How to build a super-low-cost, HD-PVR out of any Firewire-equipped Apple Mac

“I found that any Firewire-equipped Mac can be made into an HD-PVR for unencrypted content at the expense of an appropriate firewire cable. Apple even provides the necessary capture software that you need, provided that you know where to look,” Rob blogs for “motivated.”

The Project

Building a super-low-cost, HD-PVR.

Materials

1. A cable box with Firewire output
2. A Mac (with an available Firewire port)
3. A Firewire cable for connecting the cable box to your computer (with appropriate connection interfaces)
4. Some spare hard drive space (HD required ~100MB/min)
5. Apple Firewire SDK
6. MPlayer (or, alternatively, VLC)

Rob explains, “In my case, I used a Scientific Atlanta 3250HD Cable Receiver, a 12 inch 1.33Ghz Aluminum Apple Powerbook, and a spare Belkin male-male firewire cable that I had laying around from a Mac-to-Mac data transfer I did at some point. The Apple Firewire SDK is downloadable (free registration required) from the Apple Development Kits Page. MPlayer and VLC are also free downloads. In theory, any combination of 1-3 should work. If your cable set-top box lacks Firewire connectivity, ask for it. The FCC mandates that all cable services provide firewire output (on request if necessary) as of April 1, 2004.”

Full article with instructions here.

[Thanks to MacDailyNews Reader “Mike H.” for the heads up.]

Related article:
Apple updates QuickTime Broadcaster (and how to turn your Mac into a PVR) – March 16, 2006

38 Comments

  1. Hey guys, did it ever come to your mind that sometimes different countries have the same law? Like “you are not allowed to kill someone because you like killing”. Oh and sometimes companies that build their products under one states law ship that stuff to other states. Since he asked whether there was any effect on the UK it might well have been that several countries took up measures to establish some sort of standards (e.g. cable boxes’ outputs). Or that a major company now has built-in firewire ports in all boxes shipped worldwide.

  2. …and when the UK government — nice one Tony Blair — unilaterally signs an anti-terrorist extradition treaty

    How do you unilaterally sign a treaty? Um, doesn’t there have to be at least two parties to make a treaty?

    As I’ve posted here before, this business of layman politics and armchair dysfunction is going to get us all killed. While we argue, they plan.

    As for FCC rules and firewire ports, sounds like typical US Fed mishmash. IOW if your box has FW, cool, and if it doesn’t, ask. The side effect is manufacturers can’t afford to make anything for just one region (think California auto emission rules), so if you’re lucky you’ll get a FW port without it being law.

    BTW, stupid is heated discussion and personal insults over a fscking PORT. What next?

  3. Andy – are you on crack? Your low-life outbursts are not welcome on this site. Why don’t you lurk on other forums where you’d feel more at home where gutter-speak is acceptable.

  4. Getting back to the topic at hand…..

    I too have used the PVR solution with a G4 1GHz tower connected to my cable box. Worked very well in most cases with unprotected video, like ABC, NBC etc. As pointed out above, most digital channels are encrypted so there will need to be a cable card solution.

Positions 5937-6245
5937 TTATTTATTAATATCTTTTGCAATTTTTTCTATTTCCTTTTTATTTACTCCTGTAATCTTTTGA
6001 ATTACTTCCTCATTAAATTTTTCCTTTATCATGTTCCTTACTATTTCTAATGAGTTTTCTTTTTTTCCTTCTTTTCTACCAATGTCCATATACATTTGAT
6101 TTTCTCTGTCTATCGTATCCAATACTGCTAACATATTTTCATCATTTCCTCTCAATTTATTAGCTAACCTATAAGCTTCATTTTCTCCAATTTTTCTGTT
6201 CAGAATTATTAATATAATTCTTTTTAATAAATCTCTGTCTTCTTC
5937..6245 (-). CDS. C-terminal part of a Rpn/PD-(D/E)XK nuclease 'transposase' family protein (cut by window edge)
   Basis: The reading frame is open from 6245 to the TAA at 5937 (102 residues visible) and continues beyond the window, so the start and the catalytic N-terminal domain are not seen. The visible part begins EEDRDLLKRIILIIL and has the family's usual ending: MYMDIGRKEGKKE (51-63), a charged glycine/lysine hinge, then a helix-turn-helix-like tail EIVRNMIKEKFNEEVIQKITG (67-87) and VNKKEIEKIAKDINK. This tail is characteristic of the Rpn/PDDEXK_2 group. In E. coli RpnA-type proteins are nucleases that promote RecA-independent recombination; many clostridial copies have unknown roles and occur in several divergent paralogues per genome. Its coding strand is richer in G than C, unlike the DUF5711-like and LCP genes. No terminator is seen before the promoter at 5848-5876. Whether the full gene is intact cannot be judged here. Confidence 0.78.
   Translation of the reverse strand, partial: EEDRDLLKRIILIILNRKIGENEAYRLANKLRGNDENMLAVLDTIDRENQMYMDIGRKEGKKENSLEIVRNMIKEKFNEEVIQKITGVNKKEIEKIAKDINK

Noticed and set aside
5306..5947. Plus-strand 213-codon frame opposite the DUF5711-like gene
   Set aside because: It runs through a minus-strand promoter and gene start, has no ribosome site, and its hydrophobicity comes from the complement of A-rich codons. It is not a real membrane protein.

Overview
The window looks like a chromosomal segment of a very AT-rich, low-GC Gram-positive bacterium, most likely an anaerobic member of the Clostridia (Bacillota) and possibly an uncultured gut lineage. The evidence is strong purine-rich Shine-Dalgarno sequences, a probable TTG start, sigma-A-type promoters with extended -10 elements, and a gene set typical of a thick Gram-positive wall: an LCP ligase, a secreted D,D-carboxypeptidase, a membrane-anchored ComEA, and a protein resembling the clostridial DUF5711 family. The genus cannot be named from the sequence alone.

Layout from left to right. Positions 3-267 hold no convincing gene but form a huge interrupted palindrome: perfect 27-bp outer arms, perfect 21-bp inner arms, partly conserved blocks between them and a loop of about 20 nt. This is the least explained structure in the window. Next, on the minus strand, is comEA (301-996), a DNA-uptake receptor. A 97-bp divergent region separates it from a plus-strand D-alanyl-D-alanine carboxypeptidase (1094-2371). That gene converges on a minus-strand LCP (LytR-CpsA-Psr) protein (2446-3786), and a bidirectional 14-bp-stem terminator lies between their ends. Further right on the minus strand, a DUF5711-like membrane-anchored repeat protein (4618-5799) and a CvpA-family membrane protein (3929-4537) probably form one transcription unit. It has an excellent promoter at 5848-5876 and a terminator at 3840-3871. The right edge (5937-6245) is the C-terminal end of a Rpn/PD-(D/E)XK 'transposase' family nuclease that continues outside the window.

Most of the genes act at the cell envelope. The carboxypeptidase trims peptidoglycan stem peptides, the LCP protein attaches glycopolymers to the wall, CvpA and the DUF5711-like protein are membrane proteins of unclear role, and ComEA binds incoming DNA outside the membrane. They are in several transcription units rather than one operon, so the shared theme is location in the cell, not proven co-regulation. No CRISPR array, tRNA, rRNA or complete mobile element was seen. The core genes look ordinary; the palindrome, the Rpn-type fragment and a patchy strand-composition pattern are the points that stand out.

Problem is, most networks and distributors are only interested in selling you content on their own terms. Even though the FCC mandated FW connectivity the cable and networks companies found a good loophole and encrypted anything that wasn’t broadcasted. So basically we’re screwed until someone comes up with a box that has a cable card and I would be surprised if that was allowed.

    Even EyeTV can’t do encrypted stuff, so the only way to record video is by analog (post decryption) which kinda defeats the purpose of digital video.

    MW “Congress” – seriously – as in “Congress better plug some holes in that bill”

  5. This was one of the first things I tried last year when I got my Mac. Then I found out that while the boxes have the port, they are not always active.

    This was done before HDMI so it wouldn’t surprise me if they are allowed to stop putting these on the boxes.

    The funny thing was the guy at Best Buy told me there was no such thing as 6pin to 6pin Firewire cables….like the one I use for my EyeTV 200.

  6. Absolutely freaking hilarious mate, best example of sly british humor I’ve seen on the net. You are the master of the understatement. Way to reel the big american fish in there boy. I mean really, “does this effect the UK?, sounds interesting” … Absolutely brilliant. Only a neanderthal would think that anyone in their right mind would be so stupid as to type a post asking if the USA’s laws applied to us on this side of the pond.

    MDN word is “think”, as in what Andy should have done before he posted. Both times.

  7. m2t files should play on VLC. That they don’t probably means the original feed was encrypted.

    VirtualDVHS works well – sometimes you have to make sure the FW connection is set properly. Sometimes it needs reseting in the connection software Apple provide.

  8. Jim – not too sure why you had the problem. I certainly found that generally encryption was the issue.

    Try recording ABC or PBS. If it doesn’t work could be you need a translator. I could have installed something in the past that helps with QT translation.
    VLC should work by itself. I think you have to open the files from within VLC. Haven’t done it in a while (use VLC that is ” width=”19″ height=”19″ alt=”wink” style=”border:0;” />).

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